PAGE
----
5. A wave power plant according to the claim 4, where a current pumping head ends of hydro cylinders are connected to low, high or extra high pressure hydraulic system line via valves controlled by the gyro precession automated control system; the system differentiates the load of each hydro cylinder in each directions of stock reciprocating motion that provides reactive extra force moments applied to the gyroscope and rushing the main gyro axis mean-line to the plumb as required.

6. Method of electric power generation converting mutual angle oscillations between a pitching float caused by sea waves and a gyroscopically stabilized support to electrical power using the mechanical converter of said angle oscillations to fast uniform output shaft revolution which finally drives an electrical power generator.

7. Method of hydro pressure power generation converting mutual angle oscillations between a rocking float caused by sea waves and the gyroscope to hydraulic power using orthogonal hydraulic cylinders, which connect the gyroscope with the gimbal frame hindering its relative oscillations about inner gimbal axis and also connect gimbal frame with the float hull hindering its relative oscillations about the outer gimbal axis; the rocking hull aided by the gyroscope surmounts resistance of the hydro cylinders enforcing them to pump oil into high pressure lines generating hydro pressure power.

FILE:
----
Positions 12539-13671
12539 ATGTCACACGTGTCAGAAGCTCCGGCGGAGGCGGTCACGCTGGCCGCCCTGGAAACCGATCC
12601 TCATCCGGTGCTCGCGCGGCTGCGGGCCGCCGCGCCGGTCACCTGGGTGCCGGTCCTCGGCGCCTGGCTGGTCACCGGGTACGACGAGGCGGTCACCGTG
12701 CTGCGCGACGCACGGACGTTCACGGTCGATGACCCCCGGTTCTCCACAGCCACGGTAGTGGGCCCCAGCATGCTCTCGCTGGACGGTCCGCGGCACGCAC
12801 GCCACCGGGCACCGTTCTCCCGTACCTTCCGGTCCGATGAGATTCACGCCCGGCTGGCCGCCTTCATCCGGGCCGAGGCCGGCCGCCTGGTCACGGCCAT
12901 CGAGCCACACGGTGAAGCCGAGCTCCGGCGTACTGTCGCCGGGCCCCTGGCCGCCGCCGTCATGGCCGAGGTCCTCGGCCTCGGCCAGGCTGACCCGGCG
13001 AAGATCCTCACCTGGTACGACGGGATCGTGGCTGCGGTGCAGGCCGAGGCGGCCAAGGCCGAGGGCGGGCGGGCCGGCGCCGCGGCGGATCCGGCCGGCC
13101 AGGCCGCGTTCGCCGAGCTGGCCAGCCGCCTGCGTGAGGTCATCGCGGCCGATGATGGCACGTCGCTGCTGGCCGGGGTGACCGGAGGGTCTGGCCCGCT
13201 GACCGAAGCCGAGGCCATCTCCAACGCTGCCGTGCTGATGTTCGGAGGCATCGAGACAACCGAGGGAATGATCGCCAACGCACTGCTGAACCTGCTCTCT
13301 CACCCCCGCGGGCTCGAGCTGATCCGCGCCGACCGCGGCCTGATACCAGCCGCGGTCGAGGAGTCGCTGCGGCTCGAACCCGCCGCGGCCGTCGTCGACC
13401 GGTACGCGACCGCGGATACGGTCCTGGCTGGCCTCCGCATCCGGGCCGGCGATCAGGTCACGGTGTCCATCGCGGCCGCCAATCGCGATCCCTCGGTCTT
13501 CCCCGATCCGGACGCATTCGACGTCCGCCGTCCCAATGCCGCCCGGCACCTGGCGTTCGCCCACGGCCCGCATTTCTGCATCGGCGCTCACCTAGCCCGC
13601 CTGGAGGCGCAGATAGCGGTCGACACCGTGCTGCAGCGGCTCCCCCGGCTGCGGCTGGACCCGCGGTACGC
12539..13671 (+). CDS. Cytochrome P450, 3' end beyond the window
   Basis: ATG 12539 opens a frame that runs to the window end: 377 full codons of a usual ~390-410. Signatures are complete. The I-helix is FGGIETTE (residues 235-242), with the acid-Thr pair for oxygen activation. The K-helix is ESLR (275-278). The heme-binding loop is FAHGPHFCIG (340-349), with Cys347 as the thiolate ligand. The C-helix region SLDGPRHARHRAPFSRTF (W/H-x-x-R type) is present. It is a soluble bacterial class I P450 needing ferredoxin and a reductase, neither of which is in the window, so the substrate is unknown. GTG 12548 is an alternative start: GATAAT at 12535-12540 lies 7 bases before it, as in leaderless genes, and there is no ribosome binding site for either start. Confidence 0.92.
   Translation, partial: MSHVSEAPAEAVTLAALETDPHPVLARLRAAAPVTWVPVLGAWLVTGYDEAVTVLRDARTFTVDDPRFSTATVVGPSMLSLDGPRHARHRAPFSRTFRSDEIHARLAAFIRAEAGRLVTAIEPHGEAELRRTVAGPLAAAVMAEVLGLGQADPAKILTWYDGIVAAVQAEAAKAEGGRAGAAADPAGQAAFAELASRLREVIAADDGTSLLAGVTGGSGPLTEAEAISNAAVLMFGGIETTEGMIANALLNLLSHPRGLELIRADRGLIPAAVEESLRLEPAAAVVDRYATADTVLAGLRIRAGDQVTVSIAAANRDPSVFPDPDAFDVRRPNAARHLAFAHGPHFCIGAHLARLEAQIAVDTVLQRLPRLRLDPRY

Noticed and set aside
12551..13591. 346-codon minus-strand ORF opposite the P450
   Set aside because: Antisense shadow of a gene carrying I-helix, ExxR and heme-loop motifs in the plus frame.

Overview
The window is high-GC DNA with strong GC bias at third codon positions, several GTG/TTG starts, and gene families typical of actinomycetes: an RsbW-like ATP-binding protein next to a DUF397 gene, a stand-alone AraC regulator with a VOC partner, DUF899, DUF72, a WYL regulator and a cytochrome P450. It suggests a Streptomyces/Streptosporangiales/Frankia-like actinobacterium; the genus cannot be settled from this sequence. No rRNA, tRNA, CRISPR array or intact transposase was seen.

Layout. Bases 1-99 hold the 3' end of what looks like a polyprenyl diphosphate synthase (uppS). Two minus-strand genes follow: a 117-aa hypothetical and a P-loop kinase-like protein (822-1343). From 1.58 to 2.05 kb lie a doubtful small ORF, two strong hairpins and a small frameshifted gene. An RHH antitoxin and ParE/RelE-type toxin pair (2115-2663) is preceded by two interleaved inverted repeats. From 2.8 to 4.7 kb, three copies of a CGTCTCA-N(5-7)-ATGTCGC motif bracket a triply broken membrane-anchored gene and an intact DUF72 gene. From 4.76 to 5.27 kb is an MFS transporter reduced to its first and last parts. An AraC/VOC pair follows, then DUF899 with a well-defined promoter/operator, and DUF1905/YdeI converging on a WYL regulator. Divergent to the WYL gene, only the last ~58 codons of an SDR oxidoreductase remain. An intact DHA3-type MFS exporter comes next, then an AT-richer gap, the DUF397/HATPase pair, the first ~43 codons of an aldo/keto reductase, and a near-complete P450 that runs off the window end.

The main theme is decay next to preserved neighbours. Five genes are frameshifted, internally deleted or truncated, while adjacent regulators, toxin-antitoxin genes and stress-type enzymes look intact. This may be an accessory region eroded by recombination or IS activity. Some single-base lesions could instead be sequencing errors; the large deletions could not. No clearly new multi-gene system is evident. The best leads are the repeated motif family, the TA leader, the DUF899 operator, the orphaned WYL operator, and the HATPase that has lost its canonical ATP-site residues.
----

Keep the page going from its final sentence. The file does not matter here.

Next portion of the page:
8. Method stabilizing the main gyro axis mean line about the plumb by permanent returning the drifting main gyro axis back to plumb through additional gyro precession induced by torque applied to the gyroscope in direction enforcing the main gyro axis to precess to the plumb, the torque is generated by one of these: a single hydraulic pressure cylinder, which directs the torque in polar coordinates; orthogonal hydraulic cylinders creating components of the required torque in rectangular coordinates; altering the work load for orthogonal hydraulic cylinders generating power so as extra pressure in its head ends creates components of the required extra load torque precessing the gyroscope main axis to the plumb.